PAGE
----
How Are You Spending Your Writing Time?
Adding hashtags to your Pinterest pins won’t make you a better writer.
Comparing your monthly Medium earnings to those of another scribe won’t result in fully developed, three-dimensional characters in your story.
Uploading dozens of images from your posts to Instagram won’t land you an assignment with a national publication.
Spending three hours scheduling a week’s worth of Tweets to promote your work won’t get you a byline in The New York Times.
Staring at your Medium stats won’t complete your novel.
Posting links of your work to Facebook won’t nab you an agent.
Trying to mold your piece to fit what you think maybepossiblyhopefully Curators are looking for won’t get you a publishing deal.
You spend so much of your time analyzing the numbers, staring at the data, and promoting the links that you’ve failed to do the only important thing to benefit your career: Write.
Yes, marketing and promotion and audience engagement is part of the work. No agent will sign an author who doesn’t already have a platform of readers, so it’s important to focus some time on social media. Some time.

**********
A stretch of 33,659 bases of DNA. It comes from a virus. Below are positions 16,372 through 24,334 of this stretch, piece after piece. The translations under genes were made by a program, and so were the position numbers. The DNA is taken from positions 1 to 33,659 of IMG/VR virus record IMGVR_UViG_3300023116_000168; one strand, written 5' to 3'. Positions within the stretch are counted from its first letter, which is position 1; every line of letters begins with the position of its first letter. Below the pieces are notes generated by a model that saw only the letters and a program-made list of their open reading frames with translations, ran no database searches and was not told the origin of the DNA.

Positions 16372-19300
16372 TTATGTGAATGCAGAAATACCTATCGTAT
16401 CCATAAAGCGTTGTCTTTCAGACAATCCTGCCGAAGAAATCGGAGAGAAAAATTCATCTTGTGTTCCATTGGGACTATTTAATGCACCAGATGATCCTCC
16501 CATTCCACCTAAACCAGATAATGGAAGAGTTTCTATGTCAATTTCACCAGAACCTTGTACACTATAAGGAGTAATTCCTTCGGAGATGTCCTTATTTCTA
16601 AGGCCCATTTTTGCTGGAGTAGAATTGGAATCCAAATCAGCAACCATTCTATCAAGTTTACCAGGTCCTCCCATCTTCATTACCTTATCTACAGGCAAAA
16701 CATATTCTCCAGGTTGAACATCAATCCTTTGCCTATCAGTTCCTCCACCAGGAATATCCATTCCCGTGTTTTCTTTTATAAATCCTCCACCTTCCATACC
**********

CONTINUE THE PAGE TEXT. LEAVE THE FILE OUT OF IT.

But let’s be honest: How much of the time you spend doing that other stuff is truly for the sake of the work? How much of it is actually a form of procrastination? How much of it is a way to avoid the difficult challenge of staring at a blank screen, putting words on the page, hitting “publish” on the Medium post or “send” on the query email?
How much of it is rooted in fear?
There is no way to avoid it. You must sit and you must write and you must be vulnerable and you must prepare for — and accept — rejection.
If you want to be a writer with strong skills and assignments and impressive bylines and a completed novel and an agent and publishing deal, hashtags and stats and links won’t get you there.
You must stop wasting time.